Chancellor in fantasy land re EU-27 “economic interest”

UK Chancellor Philip Hammond thinks the rest of the EU will not force the UK out of the European Free Trade Area because it is “not in their economic interest to do so”.


Because here is the thing: as Mr Hammond well knows, leaving the EU in the first place is not in the UK’s “economic interest”.

Yet he is in a government proceeding to do so because it is being held hostage by British-nationalist populists.

Well you know what? The next French President will be held hostage by French-nationalist populists (if not one herself); the next Dutch government will be held hostage by Dutch-nationalist populists; the current Danish government already is held hostage by Danish-nationalist populists; the next Austrian President will be an Austrian-nationalist populist; the Hungarian government is a Hungarian-populist one; Bulgaria just elected a Russian-leaning President; and Italy is, well, Italy (cf. this coming Sunday).

Leaving the EU is not in the UK’s economic interest but it is in its government’s political interest (it judges, anyway).

Well you know what? Forcing the UK out of the Free Trade Area may or may not be in France’s, or the Netherlands’, or Denmark’s, or Austria’s, or Hungary’s, or Italy’s, or Bulgaria’s economic interests, but it definitely will be in their governments’ political interests.

See? Leaving the EU means it is 27 against 1.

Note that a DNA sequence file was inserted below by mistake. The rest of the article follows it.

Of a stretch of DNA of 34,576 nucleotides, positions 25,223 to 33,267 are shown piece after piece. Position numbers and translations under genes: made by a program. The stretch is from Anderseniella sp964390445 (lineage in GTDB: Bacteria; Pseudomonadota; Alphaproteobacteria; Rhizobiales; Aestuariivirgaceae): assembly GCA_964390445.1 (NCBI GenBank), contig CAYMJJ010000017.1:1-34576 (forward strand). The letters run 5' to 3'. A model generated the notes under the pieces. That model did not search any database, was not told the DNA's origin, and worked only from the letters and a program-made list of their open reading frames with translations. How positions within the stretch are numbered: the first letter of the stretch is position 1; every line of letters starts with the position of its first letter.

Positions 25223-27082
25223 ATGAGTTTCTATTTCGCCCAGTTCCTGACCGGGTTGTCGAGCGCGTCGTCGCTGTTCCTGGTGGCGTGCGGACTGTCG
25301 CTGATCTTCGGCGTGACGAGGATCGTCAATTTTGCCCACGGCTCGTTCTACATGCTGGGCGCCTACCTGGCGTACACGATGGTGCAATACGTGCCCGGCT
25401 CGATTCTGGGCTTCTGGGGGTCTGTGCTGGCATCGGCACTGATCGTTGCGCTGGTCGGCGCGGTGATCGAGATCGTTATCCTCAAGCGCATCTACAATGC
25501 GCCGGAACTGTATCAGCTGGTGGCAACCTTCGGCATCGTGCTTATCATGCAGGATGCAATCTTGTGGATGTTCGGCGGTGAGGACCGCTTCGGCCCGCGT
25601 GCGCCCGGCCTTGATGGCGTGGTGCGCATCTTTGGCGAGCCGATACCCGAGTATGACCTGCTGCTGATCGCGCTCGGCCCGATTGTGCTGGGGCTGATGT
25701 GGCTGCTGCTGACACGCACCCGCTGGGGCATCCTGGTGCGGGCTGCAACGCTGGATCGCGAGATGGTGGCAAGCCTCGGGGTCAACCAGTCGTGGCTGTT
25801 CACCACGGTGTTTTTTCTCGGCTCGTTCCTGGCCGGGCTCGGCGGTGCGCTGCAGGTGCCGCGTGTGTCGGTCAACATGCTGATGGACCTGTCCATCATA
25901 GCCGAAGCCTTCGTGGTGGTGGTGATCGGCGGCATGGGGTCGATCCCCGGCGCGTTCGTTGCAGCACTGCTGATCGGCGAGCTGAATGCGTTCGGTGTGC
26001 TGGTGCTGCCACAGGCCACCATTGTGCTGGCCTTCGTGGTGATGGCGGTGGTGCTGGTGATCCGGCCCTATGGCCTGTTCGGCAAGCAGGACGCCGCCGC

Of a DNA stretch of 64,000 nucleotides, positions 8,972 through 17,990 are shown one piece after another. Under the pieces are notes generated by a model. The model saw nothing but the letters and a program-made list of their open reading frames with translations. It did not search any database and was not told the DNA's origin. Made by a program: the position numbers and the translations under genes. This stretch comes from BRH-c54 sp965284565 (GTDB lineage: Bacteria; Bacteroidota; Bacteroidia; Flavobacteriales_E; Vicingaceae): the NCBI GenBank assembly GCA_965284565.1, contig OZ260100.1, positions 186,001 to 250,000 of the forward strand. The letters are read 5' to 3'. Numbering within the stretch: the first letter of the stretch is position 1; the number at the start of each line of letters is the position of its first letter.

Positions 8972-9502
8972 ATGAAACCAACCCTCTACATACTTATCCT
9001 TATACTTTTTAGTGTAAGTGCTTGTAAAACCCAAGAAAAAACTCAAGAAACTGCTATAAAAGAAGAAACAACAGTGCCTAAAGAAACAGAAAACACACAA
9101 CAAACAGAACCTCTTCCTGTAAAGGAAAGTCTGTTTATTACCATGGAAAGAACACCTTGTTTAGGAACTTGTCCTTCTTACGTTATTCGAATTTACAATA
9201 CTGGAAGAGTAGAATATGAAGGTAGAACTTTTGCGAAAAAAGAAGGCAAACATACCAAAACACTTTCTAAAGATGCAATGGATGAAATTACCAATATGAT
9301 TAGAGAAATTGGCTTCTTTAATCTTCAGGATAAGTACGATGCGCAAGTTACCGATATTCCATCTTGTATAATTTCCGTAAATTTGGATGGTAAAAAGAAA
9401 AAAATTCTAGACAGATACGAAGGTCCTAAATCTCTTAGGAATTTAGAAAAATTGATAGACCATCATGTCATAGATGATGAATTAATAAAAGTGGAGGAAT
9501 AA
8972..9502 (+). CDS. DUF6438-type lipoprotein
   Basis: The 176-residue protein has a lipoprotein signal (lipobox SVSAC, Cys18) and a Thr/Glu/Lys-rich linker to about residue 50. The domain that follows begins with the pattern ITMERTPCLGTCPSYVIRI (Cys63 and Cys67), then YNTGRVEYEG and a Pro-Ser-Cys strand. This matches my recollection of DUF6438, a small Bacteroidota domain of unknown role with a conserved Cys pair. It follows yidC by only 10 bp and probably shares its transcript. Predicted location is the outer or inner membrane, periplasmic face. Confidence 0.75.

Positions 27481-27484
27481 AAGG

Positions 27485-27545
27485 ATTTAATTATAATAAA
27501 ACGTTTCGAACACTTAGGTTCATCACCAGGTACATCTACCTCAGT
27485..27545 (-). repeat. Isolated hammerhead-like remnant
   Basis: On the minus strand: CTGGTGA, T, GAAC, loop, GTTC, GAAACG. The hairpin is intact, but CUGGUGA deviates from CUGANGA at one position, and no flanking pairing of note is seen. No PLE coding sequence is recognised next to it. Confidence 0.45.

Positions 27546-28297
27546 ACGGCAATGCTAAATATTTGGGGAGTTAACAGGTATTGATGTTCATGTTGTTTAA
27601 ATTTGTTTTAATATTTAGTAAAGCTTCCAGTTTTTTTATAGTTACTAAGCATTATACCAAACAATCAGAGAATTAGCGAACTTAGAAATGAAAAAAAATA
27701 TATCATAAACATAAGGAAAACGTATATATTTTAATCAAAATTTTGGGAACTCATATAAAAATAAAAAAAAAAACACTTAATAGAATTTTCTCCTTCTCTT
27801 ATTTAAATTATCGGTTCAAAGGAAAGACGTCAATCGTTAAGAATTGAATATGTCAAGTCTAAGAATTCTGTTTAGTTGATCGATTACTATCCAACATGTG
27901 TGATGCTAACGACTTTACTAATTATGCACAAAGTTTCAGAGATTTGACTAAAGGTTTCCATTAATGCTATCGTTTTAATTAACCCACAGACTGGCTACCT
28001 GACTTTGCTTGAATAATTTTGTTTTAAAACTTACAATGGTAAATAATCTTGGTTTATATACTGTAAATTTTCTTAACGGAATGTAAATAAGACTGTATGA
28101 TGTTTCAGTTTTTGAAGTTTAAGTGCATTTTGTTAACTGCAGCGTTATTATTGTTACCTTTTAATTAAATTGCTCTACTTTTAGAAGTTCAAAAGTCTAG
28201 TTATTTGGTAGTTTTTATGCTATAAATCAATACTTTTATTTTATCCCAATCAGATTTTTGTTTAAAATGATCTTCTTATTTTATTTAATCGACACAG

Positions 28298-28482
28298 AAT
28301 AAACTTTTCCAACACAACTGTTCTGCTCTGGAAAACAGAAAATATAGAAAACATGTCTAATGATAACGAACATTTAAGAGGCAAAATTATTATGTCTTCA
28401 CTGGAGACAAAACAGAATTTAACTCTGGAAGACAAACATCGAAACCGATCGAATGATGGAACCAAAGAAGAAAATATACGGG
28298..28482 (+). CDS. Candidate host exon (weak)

Well you know what? That means the 27 will get what they want – politically.


4 thoughts on “Chancellor in fantasy land re EU-27 “economic interest”

  1. William Allen says:

    Even with 27 to 1, if government after government had not run the Royal Navy down to nothing we could have blockaded maritime trade into the EU until we got what we wanted.

    • What dumb logic.
      1. You can’t use a boat to block the terrain border with the Republic of Ireland.
      2. There were several European empires while the British Empire was at its peak.
      3. Those ships need Russian Oil imported from the European continent.

      So by all means use stupid gunboat diplomacy, people with that attitude who think they could extort things have broken the Northern Ireland economy and still do.

  2. The hardest discussion that the UK has to make with the EU28 will be itself.
    I suppose you could probably blur the lines between shallow nationalism and economics given freight is necessary for military goods. 22 NATO allies and 6 neutral neighbours including the Republic of Ireland you need to cooperate on security with, brinkmanship and bargaining will have to give way to beneficial beaurocracy.k

  3. andyboal says:

    It’s not even the political interest of the other 27 here. It’s the fact that the economic damage caused by failure to reach a deal will be far greater to the UK than it would be to the rest of them – albeit that Ireland wouldn’t be far behind.

    As long as British people demand European goods and will keep paying for them, the EU has a lot of security in its position.

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